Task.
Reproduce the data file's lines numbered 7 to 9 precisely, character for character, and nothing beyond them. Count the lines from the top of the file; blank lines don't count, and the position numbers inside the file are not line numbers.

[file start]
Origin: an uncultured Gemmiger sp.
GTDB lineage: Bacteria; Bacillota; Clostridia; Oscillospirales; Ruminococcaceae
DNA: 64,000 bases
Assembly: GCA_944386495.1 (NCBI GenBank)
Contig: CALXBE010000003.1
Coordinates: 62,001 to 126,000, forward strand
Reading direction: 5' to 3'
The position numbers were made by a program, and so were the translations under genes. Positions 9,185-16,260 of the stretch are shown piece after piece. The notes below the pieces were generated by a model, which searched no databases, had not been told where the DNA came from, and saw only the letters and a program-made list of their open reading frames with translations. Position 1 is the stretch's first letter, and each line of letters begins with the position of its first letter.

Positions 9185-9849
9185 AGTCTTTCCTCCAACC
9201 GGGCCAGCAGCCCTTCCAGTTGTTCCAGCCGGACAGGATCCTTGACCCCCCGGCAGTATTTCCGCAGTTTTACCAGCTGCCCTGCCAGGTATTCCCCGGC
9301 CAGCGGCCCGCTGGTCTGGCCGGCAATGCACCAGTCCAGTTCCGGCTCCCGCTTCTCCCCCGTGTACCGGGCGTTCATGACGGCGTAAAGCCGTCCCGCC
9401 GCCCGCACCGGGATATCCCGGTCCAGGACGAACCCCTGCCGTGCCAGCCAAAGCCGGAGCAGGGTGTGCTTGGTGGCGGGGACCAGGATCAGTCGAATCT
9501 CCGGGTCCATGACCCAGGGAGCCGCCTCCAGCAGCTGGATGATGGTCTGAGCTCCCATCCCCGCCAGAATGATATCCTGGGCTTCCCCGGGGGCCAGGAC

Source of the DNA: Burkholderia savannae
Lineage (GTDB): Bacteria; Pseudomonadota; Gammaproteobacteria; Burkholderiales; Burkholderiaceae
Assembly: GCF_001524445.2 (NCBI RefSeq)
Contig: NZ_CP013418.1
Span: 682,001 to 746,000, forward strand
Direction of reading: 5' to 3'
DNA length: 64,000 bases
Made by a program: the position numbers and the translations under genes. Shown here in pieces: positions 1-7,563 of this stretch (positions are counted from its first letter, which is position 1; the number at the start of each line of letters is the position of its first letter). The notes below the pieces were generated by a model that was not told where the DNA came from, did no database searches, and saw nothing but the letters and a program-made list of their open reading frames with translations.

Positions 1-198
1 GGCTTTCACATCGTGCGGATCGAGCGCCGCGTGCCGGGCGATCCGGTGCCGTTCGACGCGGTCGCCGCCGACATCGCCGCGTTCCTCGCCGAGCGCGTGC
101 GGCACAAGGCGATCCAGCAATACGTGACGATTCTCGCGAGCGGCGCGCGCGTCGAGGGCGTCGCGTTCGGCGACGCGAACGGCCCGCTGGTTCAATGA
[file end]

Reading direction: 5' to 3'
The position numbers were made by a program, and so were the translations under genes. Positions 9,185-16,260 of the stretch are shown piece after piece. The notes below the pieces were generated by a model, which searched no databases, had not been told where the DNA came from, and saw only the letters and a program-made list of their open reading frames with translations. Position 1 is the stretch's first letter, and each line of letters begins with the position of its first letter.

Positions 9185-9849